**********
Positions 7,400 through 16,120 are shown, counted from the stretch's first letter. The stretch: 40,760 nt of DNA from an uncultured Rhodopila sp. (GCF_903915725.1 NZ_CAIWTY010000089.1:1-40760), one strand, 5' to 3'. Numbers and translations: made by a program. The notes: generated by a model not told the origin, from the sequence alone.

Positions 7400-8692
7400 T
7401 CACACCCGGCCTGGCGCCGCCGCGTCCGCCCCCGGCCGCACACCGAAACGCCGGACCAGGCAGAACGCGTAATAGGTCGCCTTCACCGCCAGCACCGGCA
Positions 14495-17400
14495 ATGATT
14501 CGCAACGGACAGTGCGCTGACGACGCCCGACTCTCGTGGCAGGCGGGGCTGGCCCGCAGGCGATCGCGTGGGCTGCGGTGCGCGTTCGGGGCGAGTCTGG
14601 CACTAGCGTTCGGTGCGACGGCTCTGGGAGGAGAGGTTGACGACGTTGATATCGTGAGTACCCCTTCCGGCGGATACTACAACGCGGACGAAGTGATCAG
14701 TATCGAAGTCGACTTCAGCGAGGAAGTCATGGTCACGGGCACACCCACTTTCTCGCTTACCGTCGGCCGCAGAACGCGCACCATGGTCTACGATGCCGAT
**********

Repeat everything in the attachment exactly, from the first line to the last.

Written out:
Positions 7,400 through 16,120 are shown, counted from the stretch's first letter. The stretch: 40,760 nt of DNA from an uncultured Rhodopila sp. (GCF_903915725.1 NZ_CAIWTY010000089.1:1-40760), one strand, 5' to 3'. Numbers and translations: made by a program. The notes: generated by a model not told the origin, from the sequence alone.

Positions 7400-8692
7400 T
7401 CACACCCGGCCTGGCGCCGCCGCGTCCGCCCCCGGCCGCACACCGAAACGCCGGACCAGGCAGAACGCGTAATAGGTCGCCTTCACCGCCAGCACCGGCA
Positions 14495-17400
14495 ATGATT
14501 CGCAACGGACAGTGCGCTGACGACGCCCGACTCTCGTGGCAGGCGGGGCTGGCCCGCAGGCGATCGCGTGGGCTGCGGTGCGCGTTCGGGGCGAGTCTGG
14601 CACTAGCGTTCGGTGCGACGGCTCTGGGAGGAGAGGTTGACGACGTTGATATCGTGAGTACCCCTTCCGGCGGATACTACAACGCGGACGAAGTGATCAG
14701 TATCGAAGTCGACTTCAGCGAGGAAGTCATGGTCACGGGCACACCCACTTTCTCGCTTACCGTCGGCCGCAGAACGCGCACCATGGTCTACGATGCCGAT